Finessing Your Fridge

Posted on January 10, 2012 by The Modern Gal

The Modern Hubby is quite the beer aficionado and is getting back into brewing his own beer, an old hobby of his. To feed his habit, he purchased a used kegerator (or beer fridge or beer dispenser, or whatever you want to call it) to store our small kegs of beer, which means we’re now powering both a full-sized fridge/freezer unit plus the equivalent of a mini fridge. Not particularly environmentally friendly considering refrigerators use more energy than just about any appliance outside HVACs and water heaters, but the things you do for love, right?

Still, obtaining the kegerator got me curious about how I might make my fridges less of an energy suck outside of buying newer more energy efficient units, which just isn’t in the budget right now. Not to mention, refrigerators are large, unwieldy things that represent a huge chunk of waste if they’re not able to be reused.

I got to researching refrigerator efficiency, and I was kind of surprised at just how much you CAN do to help yours out:

  • Keep the refrigerator┬ámostly full, leaving just a little bit of room for the cold air to circulate. Pack your freezer as tightly as possible. Once your items are either chilled or frozen, they do their own work keeping the inside of the fridge cool, especially after the door has been opened or when the power is out.
  • If keeping your fridge and freezer packed is unrealistic (like you can’t eat the food fast enough), then fill them with jugs of water or extra ice trays instead. Cool drinks of water don’t usually turn sour.
  • Make sure the fridge’s coils aren’t working harder than they need to. Don’t push the fridge all the way against the wall — give those coils room to breathe, and keep them clean by vacuuming them every so often.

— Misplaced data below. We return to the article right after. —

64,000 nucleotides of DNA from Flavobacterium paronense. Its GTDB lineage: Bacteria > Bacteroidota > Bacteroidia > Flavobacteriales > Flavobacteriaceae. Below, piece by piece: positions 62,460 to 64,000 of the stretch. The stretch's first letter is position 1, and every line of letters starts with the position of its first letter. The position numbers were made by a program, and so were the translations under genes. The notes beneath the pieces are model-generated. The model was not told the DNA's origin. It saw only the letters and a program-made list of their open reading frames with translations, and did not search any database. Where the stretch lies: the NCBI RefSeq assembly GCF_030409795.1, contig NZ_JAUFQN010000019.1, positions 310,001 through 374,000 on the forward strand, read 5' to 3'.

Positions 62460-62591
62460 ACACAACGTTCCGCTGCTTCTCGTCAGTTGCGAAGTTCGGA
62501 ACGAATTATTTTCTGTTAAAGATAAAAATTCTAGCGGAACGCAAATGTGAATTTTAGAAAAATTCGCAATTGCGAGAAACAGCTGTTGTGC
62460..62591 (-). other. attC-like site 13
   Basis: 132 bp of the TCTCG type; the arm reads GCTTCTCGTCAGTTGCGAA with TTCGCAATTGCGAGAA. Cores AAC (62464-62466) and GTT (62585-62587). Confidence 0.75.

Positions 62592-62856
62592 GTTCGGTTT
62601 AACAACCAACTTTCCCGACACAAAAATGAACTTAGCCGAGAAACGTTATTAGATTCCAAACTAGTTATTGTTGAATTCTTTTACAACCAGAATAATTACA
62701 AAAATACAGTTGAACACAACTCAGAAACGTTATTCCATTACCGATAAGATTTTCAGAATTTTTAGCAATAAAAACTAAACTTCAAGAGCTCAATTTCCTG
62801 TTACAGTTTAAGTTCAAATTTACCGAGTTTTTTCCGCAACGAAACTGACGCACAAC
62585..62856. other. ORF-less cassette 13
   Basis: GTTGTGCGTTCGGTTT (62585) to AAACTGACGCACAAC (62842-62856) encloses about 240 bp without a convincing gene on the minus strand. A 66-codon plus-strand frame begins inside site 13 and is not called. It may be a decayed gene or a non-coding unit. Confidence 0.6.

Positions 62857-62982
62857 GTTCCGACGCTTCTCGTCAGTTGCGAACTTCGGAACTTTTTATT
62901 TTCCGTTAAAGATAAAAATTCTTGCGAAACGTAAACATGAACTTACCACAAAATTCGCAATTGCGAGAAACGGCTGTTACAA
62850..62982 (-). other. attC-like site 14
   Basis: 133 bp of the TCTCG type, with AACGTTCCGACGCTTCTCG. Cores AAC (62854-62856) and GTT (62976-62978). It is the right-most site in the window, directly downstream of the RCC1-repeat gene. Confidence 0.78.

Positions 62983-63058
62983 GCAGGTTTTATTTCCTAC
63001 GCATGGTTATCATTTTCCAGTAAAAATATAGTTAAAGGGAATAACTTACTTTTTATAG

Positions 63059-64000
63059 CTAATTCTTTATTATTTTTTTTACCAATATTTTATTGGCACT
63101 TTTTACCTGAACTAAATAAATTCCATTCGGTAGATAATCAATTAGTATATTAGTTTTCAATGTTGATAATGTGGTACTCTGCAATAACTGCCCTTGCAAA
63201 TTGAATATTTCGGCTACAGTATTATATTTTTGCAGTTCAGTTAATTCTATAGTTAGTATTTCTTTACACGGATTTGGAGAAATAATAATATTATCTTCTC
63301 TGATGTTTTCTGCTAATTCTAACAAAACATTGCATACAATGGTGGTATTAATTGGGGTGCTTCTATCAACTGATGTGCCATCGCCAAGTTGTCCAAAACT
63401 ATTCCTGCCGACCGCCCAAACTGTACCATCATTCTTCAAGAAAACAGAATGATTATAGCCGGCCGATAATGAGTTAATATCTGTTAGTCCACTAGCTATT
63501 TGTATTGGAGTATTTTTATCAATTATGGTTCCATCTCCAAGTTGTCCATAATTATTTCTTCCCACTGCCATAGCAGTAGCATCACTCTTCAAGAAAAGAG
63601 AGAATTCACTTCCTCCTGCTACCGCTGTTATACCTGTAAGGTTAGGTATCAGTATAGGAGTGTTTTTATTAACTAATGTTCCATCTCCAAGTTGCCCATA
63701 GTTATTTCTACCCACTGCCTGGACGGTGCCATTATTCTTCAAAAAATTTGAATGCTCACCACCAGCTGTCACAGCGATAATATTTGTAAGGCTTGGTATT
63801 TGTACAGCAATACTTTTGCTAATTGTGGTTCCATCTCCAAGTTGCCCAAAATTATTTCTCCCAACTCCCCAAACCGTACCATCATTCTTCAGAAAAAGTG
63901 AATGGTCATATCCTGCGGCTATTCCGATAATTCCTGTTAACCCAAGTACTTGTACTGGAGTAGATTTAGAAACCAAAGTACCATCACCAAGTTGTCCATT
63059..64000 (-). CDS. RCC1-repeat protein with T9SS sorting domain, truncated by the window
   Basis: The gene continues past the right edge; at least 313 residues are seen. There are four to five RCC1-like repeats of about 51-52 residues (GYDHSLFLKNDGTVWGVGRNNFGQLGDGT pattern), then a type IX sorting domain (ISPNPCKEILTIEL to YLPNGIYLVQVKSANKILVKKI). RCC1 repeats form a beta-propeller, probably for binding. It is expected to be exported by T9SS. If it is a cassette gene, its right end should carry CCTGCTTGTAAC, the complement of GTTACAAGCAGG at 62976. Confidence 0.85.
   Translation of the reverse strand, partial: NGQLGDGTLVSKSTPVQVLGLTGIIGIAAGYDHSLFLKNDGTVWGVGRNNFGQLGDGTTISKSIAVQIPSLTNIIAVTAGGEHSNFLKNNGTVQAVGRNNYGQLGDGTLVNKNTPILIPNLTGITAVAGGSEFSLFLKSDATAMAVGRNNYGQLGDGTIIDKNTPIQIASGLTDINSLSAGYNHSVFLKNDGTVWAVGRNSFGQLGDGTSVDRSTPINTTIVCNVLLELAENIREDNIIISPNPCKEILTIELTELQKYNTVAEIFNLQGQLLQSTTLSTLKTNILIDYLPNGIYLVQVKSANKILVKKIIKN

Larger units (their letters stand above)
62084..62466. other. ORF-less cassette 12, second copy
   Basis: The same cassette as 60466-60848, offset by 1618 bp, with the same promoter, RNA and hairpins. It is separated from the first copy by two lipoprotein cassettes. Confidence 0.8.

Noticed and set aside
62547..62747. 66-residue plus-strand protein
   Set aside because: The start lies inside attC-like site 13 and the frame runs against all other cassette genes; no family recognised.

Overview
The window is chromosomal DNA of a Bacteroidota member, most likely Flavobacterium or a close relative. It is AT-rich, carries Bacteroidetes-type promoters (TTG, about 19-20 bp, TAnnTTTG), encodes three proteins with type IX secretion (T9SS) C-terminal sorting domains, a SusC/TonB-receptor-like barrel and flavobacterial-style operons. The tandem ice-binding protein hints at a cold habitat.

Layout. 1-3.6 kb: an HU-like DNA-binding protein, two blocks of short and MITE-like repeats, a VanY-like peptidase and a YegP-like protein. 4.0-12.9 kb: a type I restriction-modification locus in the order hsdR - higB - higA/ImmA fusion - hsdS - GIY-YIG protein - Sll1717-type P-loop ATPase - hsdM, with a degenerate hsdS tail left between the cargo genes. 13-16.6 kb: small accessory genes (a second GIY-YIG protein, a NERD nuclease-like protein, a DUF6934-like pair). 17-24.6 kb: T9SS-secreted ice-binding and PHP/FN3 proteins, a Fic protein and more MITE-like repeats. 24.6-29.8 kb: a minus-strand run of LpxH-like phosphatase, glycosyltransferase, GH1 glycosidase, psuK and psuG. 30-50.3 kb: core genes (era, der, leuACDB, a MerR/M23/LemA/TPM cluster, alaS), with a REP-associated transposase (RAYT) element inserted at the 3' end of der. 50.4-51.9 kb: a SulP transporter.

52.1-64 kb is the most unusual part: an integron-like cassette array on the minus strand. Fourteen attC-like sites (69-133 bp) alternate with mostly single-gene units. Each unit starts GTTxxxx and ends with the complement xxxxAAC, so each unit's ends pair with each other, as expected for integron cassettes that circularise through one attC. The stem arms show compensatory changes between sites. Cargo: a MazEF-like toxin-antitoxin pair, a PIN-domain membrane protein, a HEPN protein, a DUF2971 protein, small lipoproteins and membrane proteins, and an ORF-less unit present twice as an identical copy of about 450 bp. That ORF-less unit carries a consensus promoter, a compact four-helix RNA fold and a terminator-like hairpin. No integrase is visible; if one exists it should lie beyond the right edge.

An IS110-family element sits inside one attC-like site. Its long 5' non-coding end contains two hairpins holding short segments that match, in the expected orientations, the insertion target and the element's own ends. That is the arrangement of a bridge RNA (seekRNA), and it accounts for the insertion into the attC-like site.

• Don’t turn the temperatures down any farther than they need to be. Refrigerators operate best between 35 and 40 degrees and freezers should be kept around 0 degrees.
  • And your parents were right when they were shouting at you during your childhood to close the door! The longer you keep open the door to the fridge or freezer, the more the cold air escapes, which means the more energy it needs to keep everything cool.
  • If you’re weighing the benefits/drawbacks to keeping your old refrigerator against getting a new one, check out these Energy Star tools.


  1. Great tips! I can honestly say I’ve never vacuumed the coils on the back of my fridge. I should probably do that.

    January 10th, 2012 at 10:52 am
    Comment by courtney
  2. Speaking of HVACS and water heaters, we don’t use either! But I think you forgot to mention the washing machine (which we also don’t use), albeit the massive energy consumption of that appliance is mostly due to it using so much warm/hot water, so I guess you might still call that the water heater. If you wash on cold it’s not so bad.

    About refrigerators…Use the smallest one you can and it’s not so hard to keep full. You don’t have to buy a new one, buy a used one. Apartment size suffices for many families. Also, fridges with the freezer on top use less energy than French door models and freezer on bottom models (says Mr. Electricity at

    January 21st, 2012 at 4:54 pm
    Comment by Rachael

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If It Doesn’t Smell, Don’t Wash It


According to Real Simple, if every American made an effort to launder less — cutting out just one load of laundry a week per household — we’d save enough water to fill seven million swimming pools each year.

So if it looks clean, and it smells clean, call it clean and wear it again. Consider hanging worn clothes out on your clothesline to freshen them up between wearings.

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